In contrast, there is the Little Blue Engine. After much larger engines decline to pull a long train over a mountain, the much smaller engine accepts the challenge. “I think I can, I think I can, I think I can,” it says. And ultimately, empowered by positive self-talk, it pulls the train over the mountain. The Little Blue Engine’s self-talk reflects an optimistic perspective, not ignoring the uphill climb, but focusing on possibilities and opportunities.
Which character does your self-talk resemble, Eeyore or the Little Blue Engine? Self-talk includes an element of self-fulfilling prophecy. As self-leadership experts, Andrew Bryant and Ana Kazan say, “Self-leaders can choose to self-talk and self-coach themselves to winning attitudes.”
Positive, healthy self-talk is more critical in dark times than sunny. What can you do to remind yourself to be a Little Blue Engine rather than an Eeyore?
Give Yourself Grace
You are probably better at extending grace to your team members than to yourself. Yet, as a leader, you constantly face conditions that are far from ideal. Plan A turns to Plan B, then Plan C, and eventually you end up further down the alphabet than you would have ever thought.
Give yourself credit for making the best of circumstances that are far from ideal. If you are working from home, you may still be getting used to the challenges of sharing office space with a partner, watching over kids, or hearing the dog bark at the UPS truck in the background of your Zoom calls. If you’re in the office, safety protocols and workplace reconfigurations may have changed the environment you’re used to.
“Be gentle to yourself,” is the way one seminar attendee put it in the chat. Much has been lost during the pandemic, eliciting feelings of grief for many people. The school year was cut short, graduation celebrations and weddings canceled, athletic seasons put on hold, and the activities that usually enrich our lives are limited. Some of us have seen people we know become ill or die from the virus. In late March, “That Discomfort You’re Feeling is Grief,” became the most downloaded article in history from the Harvard Business Review website. Grieving includes several stages, which require grace to process. Give yourself that grace as you move forward.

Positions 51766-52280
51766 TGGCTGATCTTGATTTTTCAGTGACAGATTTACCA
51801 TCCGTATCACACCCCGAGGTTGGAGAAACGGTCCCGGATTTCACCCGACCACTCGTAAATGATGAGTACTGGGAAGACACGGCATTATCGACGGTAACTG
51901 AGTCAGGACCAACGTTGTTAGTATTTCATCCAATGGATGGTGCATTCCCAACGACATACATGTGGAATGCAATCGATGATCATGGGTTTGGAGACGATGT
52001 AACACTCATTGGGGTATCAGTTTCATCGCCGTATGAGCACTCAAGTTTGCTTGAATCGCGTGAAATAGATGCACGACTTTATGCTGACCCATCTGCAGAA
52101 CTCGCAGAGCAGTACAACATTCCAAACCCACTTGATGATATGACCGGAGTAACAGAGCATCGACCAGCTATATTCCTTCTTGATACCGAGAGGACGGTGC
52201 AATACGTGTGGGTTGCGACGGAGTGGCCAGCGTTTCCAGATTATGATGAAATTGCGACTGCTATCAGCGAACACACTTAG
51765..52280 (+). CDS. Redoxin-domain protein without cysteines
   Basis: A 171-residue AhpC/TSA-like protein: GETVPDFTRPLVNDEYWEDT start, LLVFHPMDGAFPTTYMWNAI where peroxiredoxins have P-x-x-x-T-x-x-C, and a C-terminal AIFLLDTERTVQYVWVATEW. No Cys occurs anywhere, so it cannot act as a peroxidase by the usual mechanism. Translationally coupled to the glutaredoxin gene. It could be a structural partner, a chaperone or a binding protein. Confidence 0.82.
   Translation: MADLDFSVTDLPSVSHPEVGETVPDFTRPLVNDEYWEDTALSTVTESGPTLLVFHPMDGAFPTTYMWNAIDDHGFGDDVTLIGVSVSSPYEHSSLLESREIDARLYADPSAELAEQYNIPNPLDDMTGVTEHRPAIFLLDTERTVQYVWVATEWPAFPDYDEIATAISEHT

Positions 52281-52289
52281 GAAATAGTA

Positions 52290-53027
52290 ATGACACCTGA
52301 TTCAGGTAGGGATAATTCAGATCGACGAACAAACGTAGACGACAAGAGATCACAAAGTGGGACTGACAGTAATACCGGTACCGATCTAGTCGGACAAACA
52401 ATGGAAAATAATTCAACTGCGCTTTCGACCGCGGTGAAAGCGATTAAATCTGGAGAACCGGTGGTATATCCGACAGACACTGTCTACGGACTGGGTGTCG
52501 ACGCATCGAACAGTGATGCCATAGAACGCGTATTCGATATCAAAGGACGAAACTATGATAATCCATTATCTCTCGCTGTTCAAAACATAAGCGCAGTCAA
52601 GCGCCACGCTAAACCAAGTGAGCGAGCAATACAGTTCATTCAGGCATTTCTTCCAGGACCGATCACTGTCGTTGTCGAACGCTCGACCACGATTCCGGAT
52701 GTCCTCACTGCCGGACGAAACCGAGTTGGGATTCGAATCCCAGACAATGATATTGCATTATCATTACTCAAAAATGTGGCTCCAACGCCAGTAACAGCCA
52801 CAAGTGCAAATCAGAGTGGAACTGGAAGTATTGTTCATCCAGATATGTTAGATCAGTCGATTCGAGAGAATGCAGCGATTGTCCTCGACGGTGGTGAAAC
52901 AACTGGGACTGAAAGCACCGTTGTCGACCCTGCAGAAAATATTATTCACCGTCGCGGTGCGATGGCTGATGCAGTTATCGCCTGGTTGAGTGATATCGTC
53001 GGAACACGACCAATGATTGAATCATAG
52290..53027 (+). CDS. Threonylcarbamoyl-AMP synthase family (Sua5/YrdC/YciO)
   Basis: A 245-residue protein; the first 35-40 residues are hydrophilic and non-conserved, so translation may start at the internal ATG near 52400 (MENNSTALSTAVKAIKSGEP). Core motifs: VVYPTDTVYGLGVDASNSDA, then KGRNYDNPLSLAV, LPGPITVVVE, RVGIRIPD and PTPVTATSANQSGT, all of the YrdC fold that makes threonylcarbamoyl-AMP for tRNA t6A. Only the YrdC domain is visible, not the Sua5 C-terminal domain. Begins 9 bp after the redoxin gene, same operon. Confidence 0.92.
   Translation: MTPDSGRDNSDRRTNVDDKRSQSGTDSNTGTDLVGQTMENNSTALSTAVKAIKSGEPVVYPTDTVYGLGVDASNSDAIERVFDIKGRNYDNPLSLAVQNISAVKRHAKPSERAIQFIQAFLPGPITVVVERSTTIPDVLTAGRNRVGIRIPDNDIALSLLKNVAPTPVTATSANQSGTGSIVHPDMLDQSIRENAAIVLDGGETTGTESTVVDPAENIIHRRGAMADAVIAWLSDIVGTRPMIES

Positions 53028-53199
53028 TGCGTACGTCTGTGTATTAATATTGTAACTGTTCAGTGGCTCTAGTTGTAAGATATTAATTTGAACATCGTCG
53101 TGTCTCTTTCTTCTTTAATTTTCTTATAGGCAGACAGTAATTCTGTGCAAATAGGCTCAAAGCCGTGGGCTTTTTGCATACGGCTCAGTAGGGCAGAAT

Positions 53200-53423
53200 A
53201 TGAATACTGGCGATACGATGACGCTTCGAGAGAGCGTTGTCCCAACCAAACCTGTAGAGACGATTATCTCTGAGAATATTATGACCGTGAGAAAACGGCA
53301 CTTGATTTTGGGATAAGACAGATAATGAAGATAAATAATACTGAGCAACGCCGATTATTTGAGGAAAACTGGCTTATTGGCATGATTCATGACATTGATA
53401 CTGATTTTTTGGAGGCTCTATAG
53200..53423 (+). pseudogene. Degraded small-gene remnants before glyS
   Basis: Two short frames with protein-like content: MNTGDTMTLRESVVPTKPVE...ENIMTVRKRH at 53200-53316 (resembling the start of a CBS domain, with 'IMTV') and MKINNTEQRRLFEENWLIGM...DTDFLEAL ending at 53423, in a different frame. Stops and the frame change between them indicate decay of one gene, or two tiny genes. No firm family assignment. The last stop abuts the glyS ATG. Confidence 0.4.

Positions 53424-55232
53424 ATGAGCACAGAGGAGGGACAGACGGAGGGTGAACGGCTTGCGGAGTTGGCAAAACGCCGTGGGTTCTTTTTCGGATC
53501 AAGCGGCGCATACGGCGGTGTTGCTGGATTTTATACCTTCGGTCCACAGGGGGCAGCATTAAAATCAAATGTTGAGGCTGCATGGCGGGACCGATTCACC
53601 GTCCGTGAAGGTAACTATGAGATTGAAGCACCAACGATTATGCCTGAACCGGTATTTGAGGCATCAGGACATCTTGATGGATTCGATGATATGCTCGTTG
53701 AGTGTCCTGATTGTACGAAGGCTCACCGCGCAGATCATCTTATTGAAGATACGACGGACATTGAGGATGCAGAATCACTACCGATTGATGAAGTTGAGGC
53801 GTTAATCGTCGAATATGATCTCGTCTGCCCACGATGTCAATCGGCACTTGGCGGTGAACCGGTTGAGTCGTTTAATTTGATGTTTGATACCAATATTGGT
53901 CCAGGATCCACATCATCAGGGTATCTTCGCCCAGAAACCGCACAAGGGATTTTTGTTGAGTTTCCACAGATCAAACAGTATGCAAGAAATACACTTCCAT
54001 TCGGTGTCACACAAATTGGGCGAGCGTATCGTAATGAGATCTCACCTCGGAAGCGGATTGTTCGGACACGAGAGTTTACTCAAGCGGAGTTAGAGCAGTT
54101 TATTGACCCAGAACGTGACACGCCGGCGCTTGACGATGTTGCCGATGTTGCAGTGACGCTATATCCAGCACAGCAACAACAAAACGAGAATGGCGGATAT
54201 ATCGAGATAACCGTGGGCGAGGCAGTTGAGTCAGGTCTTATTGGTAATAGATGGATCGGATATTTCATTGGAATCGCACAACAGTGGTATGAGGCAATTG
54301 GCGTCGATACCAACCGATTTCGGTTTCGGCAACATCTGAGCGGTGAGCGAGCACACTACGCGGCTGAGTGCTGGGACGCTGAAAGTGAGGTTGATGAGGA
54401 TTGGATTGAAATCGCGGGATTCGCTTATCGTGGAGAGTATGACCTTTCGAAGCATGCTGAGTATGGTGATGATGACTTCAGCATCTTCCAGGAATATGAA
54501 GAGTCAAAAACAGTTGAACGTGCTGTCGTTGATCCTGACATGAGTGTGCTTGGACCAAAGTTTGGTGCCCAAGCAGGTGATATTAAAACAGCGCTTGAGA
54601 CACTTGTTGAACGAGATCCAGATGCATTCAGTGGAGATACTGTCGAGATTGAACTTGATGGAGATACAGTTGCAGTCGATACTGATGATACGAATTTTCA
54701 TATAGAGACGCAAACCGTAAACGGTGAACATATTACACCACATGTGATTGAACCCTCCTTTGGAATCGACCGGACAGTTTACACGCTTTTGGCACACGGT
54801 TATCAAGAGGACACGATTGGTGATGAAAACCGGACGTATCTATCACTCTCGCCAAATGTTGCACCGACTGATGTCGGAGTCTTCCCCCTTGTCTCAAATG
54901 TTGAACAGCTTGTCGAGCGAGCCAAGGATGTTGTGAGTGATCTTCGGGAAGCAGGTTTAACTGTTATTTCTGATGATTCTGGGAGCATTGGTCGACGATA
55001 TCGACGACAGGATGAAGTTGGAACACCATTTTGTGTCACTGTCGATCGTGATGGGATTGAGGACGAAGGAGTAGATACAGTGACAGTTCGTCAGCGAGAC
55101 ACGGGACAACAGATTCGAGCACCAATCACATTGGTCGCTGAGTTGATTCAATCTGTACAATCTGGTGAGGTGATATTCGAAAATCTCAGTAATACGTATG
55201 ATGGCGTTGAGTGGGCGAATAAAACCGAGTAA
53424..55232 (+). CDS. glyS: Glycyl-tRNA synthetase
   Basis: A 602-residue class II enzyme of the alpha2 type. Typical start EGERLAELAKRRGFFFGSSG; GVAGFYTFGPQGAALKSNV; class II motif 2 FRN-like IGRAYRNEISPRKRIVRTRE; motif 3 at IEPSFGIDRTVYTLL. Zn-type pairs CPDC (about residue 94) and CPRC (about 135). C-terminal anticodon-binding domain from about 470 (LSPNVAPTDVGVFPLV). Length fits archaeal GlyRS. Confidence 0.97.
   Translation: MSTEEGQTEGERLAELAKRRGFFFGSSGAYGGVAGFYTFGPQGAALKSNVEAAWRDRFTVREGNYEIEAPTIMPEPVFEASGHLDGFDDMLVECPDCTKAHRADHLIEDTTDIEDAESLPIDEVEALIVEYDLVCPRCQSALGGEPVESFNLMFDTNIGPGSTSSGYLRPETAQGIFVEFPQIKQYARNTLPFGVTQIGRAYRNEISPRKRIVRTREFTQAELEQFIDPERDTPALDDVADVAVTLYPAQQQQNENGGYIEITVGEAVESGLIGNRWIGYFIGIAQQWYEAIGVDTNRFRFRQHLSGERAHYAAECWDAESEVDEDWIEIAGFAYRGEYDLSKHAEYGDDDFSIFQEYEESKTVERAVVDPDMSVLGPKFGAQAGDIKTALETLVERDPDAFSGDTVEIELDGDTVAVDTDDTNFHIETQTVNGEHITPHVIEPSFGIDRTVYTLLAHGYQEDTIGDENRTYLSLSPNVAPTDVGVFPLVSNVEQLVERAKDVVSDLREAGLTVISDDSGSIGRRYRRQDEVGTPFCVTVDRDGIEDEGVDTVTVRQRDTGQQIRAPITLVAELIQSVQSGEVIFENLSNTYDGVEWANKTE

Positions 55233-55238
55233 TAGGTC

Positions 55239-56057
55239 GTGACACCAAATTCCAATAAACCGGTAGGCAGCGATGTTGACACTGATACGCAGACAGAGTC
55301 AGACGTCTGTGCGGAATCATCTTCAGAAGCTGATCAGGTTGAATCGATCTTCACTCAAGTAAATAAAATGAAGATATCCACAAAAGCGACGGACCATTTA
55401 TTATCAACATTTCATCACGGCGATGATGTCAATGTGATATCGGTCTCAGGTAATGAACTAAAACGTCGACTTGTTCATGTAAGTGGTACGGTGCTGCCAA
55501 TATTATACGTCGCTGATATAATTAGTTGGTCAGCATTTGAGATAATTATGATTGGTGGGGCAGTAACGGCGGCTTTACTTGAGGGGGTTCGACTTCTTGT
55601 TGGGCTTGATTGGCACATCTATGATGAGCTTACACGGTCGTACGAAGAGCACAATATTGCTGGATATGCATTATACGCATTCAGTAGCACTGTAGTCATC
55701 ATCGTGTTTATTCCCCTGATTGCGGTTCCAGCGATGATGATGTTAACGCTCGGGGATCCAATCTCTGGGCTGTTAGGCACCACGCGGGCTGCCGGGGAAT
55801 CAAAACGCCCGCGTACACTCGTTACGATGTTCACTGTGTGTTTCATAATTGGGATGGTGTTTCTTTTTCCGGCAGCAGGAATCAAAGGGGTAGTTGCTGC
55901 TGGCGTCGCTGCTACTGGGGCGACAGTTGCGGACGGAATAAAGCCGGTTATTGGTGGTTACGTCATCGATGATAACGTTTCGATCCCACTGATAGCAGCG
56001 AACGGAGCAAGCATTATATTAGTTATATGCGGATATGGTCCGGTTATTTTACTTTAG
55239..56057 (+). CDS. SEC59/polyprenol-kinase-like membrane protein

You can’t draw water from an empty well. Self-care allows you to replenish your energy store so it doesn’t run dry. It might seem selfish at first but if you don’t find ways to care for yourself, you will run out of energy to help your colleagues, clients, family members, friends, and neighbors.
Self-care includes practices, habits, and activities that give you energy and enhance your well-being. When I ask for self-care ideas during presentations and workshops, exercise and healthy eating typically top the list of suggestions. Reading books, watching classic movies, gardening, cooking, and faith practices also make the list. So do brewing beer, walking the dog, spending time outdoors, and doing art projects.
Establish a daily routine that incorporates self-care activities. Block out time on your calendar if you find that meetings and other commitments fill your schedule. Coordinate with family members and find self-care activities to enjoy together. Likewise, if you find your routine is no longer helpful, revamp it. Change your schedule or try something new. Whenever possible, eliminate activities that drain your energy, like excessive browsing of the news or social media.
By refocusing your vision, changing your inner voice, treating yourself generously, and treating your body and mind with care, you can better your self-leadership skills. In turn, this will make you a more engaged, empathetic, and effective leader of others. Make each of these practices a priority as you lead your team down the long road to recovery.
This article was first published in my Leadership Matters column for the Illinois Society of CPAs Insight magazine.